Bulletin

29th June 2020

The unpalatable truth and why we are being very cautious
Article by Patrick McIntosh, [email protected]

If you can read all the way through this it may help your understanding. There is a good ending …. eventually!

We are privileged to have a client base which allows us to talk with some of the world’s most influential, important and sensible humans, most of whom are working behind the scenes and one of whom you see on your television screens reasonably regularly.

As a consequence of those conversations, and because the age-old adage states that one should “make hay while the sun shines” we have decided to defer deploying the substantial amount of cash that you are holding in your portfolios to make sure that we can all live through the consequences of the pandemic and the outcomes of the virus which remain uncertain.

Markets are remarkably buoyant, and it is gratifying that portfolios have recovered to their values seen a year ago and even made some modest gains. This means that if we see another significant correction then two things are in place:

  1. The values of your portfolios may fall but should then recover just as quickly because of the repositioning in our asset allocation, and we have built up a head of steam to cope with sudden falls and fluctuations.
  2. The cash that you are holding can be put into the market to buy under-valued assets that may become available and thus build strength into the future.

But we remain nervous about the future.  Inflation remains in our minds because although there will be little inflationary trend in the next few months, the velocity of money and the liquidity within global markets may trigger a remarkable inflationary trend in two- or three-years’ time.  So, we make no apology for our defensive position, but we must all accept that if markets do not fall again and recovery continues then there will be a little bit of lost gain in the near future.

Figure 1 – Inflationary? The scale of monetary intervention has been significantly larger and more aggressive than following the financial crisis

We see one of two possible scenarios playing out:

  1. Do we accept a long and drawn out form of lockdown over the next two years while we all get tested and vaccinated? In this case ignorance, confusion and misrepresentation may continue and trust in us all remains very fragile while a new way of living emerges and the social implications of the “haves” vs the “have nots” become manifold and dangerous. Or
  2. Do we allow mass infection by a gradual unwinding of lockdown?  This will cause an increase in the current death rate but in the scheme of things it may not be catastrophic.  Do we allow humanity to drive its way through the crisis with obfuscation, ignorance, confusion, and misrepresentation and allow a new way of living to emerge pretty quickly?  This may include social tensions and a “levelling up” of society, allowing self-determination to evolve naturally so that life can return to some sort of normality with acceptance that this virus is just part of life’s rich pattern of evolution.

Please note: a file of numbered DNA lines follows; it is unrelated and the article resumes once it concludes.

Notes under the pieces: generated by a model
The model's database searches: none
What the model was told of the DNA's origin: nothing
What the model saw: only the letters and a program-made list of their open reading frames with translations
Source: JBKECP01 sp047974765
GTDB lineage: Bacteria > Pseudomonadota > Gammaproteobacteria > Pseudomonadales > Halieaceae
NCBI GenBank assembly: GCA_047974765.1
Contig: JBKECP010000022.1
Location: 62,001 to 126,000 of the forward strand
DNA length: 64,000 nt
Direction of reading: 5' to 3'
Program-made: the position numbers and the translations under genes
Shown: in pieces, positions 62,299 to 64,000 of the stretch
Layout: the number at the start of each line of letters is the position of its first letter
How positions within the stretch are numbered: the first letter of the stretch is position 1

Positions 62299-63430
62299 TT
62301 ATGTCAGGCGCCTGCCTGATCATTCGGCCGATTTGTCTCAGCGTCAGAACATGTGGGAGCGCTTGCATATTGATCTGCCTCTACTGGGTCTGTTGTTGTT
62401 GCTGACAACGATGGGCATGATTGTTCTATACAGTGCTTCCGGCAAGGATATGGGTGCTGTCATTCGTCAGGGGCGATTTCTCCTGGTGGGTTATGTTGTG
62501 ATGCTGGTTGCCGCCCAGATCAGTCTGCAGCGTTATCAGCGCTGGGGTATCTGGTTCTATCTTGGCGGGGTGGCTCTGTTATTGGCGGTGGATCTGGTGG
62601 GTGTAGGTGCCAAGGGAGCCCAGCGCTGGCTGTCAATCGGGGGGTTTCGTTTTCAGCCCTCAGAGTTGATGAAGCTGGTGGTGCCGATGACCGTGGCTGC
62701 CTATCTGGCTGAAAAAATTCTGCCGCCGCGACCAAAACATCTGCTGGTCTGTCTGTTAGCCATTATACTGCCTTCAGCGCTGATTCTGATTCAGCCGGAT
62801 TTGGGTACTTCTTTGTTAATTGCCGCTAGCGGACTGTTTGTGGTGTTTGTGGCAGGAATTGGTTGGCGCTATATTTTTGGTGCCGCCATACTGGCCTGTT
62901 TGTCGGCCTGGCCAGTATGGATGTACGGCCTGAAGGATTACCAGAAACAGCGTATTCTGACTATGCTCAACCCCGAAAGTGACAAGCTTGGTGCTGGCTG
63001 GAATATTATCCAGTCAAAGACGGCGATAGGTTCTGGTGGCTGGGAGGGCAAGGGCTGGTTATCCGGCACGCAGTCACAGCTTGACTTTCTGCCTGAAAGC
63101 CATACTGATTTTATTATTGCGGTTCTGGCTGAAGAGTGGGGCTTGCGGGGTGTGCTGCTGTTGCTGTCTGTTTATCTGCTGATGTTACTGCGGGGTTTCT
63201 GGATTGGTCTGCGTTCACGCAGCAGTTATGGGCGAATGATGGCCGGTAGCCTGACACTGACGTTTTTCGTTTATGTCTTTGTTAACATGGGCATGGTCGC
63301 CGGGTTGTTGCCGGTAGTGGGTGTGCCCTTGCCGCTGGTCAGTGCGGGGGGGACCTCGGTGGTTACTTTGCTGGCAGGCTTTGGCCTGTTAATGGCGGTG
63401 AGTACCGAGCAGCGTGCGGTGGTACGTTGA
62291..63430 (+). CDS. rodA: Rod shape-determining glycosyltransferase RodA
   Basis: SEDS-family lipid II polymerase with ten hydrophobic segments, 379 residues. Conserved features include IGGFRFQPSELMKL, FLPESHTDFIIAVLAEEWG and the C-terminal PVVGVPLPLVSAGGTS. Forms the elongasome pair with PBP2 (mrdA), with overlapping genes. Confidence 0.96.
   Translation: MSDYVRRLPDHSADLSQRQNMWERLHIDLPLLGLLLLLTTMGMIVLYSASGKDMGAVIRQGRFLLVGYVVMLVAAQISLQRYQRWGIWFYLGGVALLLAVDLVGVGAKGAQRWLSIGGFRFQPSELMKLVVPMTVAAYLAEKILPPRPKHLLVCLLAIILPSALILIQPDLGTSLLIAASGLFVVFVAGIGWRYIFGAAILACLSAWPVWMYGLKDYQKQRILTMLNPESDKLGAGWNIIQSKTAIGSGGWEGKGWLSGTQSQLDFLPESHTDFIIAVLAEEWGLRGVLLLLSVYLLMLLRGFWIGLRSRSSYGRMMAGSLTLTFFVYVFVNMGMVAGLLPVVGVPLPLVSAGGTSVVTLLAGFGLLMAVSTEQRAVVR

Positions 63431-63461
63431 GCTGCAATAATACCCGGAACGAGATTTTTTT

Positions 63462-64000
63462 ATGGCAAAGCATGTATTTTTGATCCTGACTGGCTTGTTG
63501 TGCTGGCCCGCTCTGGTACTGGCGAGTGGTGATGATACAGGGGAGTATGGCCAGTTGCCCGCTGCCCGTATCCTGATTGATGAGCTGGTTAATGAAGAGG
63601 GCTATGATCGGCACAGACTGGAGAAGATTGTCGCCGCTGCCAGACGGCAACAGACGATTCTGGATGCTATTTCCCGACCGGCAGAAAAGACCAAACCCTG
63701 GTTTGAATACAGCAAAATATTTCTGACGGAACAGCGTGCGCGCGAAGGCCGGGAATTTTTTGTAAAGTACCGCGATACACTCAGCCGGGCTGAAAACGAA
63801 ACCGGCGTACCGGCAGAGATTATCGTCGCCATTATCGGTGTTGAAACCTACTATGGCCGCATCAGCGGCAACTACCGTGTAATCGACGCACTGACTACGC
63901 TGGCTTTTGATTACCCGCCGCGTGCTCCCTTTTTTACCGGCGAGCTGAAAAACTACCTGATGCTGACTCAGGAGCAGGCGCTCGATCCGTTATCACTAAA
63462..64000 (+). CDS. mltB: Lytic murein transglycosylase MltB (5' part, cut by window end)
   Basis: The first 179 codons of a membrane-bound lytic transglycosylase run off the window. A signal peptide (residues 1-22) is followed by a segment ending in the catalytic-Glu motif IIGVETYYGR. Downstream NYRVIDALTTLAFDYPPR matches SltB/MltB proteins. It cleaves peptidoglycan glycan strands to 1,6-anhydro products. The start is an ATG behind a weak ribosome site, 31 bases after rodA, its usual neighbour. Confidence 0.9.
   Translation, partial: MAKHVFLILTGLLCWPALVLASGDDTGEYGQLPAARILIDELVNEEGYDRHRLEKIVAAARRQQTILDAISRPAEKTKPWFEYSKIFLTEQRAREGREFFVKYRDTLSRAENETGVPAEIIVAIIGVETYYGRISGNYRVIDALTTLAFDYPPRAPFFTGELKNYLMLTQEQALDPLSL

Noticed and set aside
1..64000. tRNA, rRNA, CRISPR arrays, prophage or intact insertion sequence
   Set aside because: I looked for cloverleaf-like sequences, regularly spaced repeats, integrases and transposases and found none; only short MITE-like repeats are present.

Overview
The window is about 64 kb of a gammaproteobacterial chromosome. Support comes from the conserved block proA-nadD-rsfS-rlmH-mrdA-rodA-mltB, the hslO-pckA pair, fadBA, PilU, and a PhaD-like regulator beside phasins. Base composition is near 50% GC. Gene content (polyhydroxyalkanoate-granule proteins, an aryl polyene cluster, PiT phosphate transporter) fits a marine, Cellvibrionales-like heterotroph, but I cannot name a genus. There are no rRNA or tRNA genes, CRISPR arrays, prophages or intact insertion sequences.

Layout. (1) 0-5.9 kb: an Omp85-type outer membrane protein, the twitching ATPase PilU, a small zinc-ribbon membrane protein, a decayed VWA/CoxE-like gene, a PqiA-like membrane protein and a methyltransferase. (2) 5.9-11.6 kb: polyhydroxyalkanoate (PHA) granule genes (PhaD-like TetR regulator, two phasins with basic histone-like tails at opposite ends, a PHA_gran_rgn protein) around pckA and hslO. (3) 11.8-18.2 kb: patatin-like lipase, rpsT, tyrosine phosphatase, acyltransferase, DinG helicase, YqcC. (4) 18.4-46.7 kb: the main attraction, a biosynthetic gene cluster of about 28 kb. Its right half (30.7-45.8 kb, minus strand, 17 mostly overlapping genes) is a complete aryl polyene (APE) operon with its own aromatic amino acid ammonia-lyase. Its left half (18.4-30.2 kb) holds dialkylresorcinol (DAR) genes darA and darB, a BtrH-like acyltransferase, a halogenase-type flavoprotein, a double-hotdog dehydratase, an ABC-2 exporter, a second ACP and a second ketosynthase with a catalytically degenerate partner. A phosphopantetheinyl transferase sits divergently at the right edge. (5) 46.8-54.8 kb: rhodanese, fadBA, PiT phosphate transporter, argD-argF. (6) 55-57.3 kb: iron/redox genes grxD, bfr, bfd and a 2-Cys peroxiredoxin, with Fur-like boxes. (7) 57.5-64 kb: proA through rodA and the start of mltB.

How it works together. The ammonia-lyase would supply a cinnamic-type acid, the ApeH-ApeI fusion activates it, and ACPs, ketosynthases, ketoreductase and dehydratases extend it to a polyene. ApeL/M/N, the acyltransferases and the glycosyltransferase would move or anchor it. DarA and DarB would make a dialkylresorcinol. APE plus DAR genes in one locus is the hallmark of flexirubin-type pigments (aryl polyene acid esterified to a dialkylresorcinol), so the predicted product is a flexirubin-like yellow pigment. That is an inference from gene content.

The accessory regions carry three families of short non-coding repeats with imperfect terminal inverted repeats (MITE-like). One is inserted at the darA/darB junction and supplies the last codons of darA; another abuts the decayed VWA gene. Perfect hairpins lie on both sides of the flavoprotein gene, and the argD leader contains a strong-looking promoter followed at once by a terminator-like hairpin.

Figure 2 “the haves vs the have-nots” – quantitative easing since the global financial crisis has increased inequality by boosting the prices of assets which were mainly owned by the wealthiest

Medical background

The following synopsis of information has been passed on to us by a range of people who we respect and who have significant knowledge of the pandemic.  We hope you will glean some useful information and that it may help your understanding of the future for yourself as well as for your investment portfolio.

If it is reasonably proven that the virus has little effect upon those who have high levels of T-cells in their blood, this would then probably explain why the herd immunity rate in humanity may evolve at lower levels than was previously reported.

It appears to be the case that children not only rarely get infected but more importantly do not carry the virus to infect others because their immune system appears to destroy the virus; thus there is reduced possibility of infection from young to old people.

Image by Beth Lowell from Pixabay

What appears to be happening is that the older you get the lower your level of T-cells and therefore the greater the possibility of both infection and either mild or reasonable illness.  In America, for example, there is a significant increase in infection because they are not obeying social distancing rules however the incidence of death is not increasing proportionately because the vulnerable are self-excluding. This is quietly allowing a reasonable level of herd immunity to pass through America.  

On the other hand the extreme example of New Zealand where the infection rate has been almost zero means that at some point they will have to accept an infection regime unless a vaccine can be found before they unlock the country to international travel.  Given the evidence in Sweden, New York, and cruise ships, let alone the trajectory of the infection rate in general around the world this does not seem to be an unreasonable extrapolation of information from what we know so far.

If the above paragraphs are reasonably accurate then the next step would be to track and trace, identify and isolate those people who have low levels of T-cells be they black or white, old or young, sick or infirm, overweight, diabetic, etc.  This would allow the rest of humanity to revert to some sort of normality as herd immunity will allow the virus to subside (as it has with SARS and MERS) without causing undue death and suffering amongst the population that does have high levels of T-cells.  The nub of the problem then becomes finding a vaccine to protect the people who are reasonably established as having low T-cell levels (see below for more details on T-cells).

If it is true that science has yet to establish the DNA of the virus, we cannot create a vaccine that does not aggravate white-cell productivity.  We know that white cell over-production in those with low levels of T-cells is what leads to organ failure and suppressing this reaction in vulnerable people is extremely challenging.  Now there appears to be little evidence that a reliable vaccine will be available for the vulnerable people as identified above in the foreseeable future.  For most of us, however, vaccines that are coming along should be effective.